Fluorinated gases 1
Hydrofluorocarbons (HFC) 

These are man-made gases that can stay in the atmosphere for centuries as a greenhouse gas.  There are four main types:

Hydrofluorocarbons (HFCs)

These are organic compounds that contain hydrogen (H), fluorine (F) and carbon (C). They are extensively used in refrigeration and air conditioning systems as a substitute for the earlier chlorofluorocarbons.

Chlorofluorocarbons contain fluorine, chlorine (Cl) and carbon. They have been considerably phased out under the 1987 Montreal Protocol because of their recognised effect on the ozone layer. 

Although HFCs have less effect on the ozone layer they still have a high potential acting as a greenhouse gas. Their Global Warming Potential varies from 140 to 11,700 over a 100 year period. In 2016, the Kigali Amendment to the Montreal Protocol set targets and timetables to replace HFCs with more environmentally friendly alternatives. 

Perfluorocarbons (PFCs)

Fluorinated gases 2

These compounds contain fluorine and carbon and are powerful greenhouse gases. Their Global Warming Potential over 100 years range from 6,500 to 9,200. They were introduced as a replacement for chlorofluorocarbons in manufacturing semiconductors and as refrigerants.  These chemical are covered by the Kyoto Protocol along with carbon dioxide, methane, nitrous oxide, HFCs, and sulphur hexafluoride (SF6)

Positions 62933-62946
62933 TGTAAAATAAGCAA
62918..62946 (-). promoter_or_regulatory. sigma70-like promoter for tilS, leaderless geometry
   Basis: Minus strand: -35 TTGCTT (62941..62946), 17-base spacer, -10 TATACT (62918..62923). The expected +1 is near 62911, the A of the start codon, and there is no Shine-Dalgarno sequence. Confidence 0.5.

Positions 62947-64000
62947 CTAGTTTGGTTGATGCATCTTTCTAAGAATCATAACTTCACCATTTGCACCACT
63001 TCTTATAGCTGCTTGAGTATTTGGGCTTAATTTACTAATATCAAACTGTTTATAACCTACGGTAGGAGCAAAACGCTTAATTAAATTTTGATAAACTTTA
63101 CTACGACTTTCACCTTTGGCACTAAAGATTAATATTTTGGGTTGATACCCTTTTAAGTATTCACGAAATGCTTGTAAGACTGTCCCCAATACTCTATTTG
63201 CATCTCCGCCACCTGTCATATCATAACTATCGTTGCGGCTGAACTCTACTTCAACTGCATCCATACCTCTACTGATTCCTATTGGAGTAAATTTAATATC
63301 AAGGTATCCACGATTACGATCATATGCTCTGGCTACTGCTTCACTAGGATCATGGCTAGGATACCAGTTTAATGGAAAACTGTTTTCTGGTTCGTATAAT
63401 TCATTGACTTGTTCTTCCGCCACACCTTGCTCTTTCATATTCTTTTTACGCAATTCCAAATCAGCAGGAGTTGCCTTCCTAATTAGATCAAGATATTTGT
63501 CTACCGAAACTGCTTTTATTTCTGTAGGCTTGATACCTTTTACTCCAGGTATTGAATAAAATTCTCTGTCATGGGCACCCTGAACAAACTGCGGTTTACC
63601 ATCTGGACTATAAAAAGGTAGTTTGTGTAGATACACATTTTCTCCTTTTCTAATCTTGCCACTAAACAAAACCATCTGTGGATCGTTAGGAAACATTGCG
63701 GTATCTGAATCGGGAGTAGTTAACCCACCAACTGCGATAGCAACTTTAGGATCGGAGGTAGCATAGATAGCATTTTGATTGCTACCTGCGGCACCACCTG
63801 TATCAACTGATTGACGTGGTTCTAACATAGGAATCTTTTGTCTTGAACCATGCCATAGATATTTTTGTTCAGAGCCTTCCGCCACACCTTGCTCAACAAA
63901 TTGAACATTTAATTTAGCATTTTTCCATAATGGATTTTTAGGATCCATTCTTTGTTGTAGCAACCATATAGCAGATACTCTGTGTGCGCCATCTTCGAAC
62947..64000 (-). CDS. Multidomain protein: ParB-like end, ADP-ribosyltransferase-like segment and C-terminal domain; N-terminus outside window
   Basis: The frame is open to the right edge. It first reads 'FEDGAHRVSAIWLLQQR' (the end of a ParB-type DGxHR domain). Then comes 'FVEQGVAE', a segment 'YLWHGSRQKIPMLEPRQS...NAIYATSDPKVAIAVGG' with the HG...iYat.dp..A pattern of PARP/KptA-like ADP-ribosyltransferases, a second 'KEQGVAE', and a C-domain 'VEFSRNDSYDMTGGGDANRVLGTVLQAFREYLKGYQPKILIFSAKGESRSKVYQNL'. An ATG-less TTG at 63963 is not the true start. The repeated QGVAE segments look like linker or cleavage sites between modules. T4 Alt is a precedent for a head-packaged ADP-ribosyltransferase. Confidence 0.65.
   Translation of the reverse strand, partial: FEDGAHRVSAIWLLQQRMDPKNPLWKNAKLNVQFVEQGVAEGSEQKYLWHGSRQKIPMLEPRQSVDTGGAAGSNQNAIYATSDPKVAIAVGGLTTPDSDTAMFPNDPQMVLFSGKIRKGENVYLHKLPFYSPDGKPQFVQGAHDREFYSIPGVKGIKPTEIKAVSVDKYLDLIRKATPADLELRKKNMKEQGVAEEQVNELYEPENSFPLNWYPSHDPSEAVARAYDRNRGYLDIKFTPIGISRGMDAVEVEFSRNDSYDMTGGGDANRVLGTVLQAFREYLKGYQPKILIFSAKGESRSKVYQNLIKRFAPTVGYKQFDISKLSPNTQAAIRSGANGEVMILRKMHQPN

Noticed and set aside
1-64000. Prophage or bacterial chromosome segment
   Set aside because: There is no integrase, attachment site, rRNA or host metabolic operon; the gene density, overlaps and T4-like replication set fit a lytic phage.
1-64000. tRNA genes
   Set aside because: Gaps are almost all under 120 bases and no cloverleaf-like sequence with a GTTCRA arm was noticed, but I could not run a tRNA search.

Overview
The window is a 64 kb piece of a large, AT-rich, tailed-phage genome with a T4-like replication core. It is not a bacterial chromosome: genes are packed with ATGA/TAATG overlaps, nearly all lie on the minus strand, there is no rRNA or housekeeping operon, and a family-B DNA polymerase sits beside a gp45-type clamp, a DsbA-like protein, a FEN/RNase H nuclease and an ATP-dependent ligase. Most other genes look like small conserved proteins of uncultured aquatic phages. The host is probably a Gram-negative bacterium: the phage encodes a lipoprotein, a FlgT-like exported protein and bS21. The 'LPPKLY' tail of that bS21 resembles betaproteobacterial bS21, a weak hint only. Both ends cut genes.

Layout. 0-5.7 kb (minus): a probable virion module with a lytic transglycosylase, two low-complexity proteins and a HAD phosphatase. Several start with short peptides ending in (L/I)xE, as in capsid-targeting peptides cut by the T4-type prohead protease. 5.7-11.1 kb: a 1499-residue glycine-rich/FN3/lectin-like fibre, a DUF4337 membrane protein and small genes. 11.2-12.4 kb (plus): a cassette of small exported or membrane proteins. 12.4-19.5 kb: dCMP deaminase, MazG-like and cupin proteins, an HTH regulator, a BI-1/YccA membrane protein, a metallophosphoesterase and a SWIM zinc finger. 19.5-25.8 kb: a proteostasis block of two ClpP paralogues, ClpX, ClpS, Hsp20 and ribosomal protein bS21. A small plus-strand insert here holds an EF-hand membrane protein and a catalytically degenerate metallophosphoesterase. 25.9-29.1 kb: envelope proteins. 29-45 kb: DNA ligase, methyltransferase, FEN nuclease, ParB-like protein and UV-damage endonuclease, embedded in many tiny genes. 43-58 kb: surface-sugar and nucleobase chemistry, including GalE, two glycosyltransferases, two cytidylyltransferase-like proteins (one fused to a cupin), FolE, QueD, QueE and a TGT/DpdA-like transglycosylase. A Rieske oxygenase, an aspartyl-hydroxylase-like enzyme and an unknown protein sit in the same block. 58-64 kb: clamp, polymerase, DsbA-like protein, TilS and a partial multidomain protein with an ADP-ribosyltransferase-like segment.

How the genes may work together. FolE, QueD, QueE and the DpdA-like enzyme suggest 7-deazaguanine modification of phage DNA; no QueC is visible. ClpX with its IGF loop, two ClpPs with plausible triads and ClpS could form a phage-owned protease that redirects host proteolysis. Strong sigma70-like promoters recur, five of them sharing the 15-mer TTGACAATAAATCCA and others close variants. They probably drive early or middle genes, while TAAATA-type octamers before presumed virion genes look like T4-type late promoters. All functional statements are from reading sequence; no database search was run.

Sulfur hexafluoride (SF6)

Fluorinated gases 3

This is an inorganic compound (no carbon) that contains a central sulfur (S) atom and fluorine atoms. It is a very potent greenhouse gas with a Global Warming Potential over 100 years of 16,300. SF6 is used in the electrical and magnesium industries. It is covered by the Kyoto Protocol.

Nitrogen trifluoride

Fluorinated gases 4

This is an inorganic compound that contains nitrogen (N) and fluorine that is used in the microelectronics industry. It is a greenhouse gas with a Global Warming Potential of 17,200 over a 100 year period. It is covered by the Kyoto Protocol. 

This is the last of the major groups of greenhouse gases we will look at.

Now we can consider the current thinking of the Intergovernmental Panel on Climate Change (IPCC) to get a much more detailed view of current evidence for and about climate change.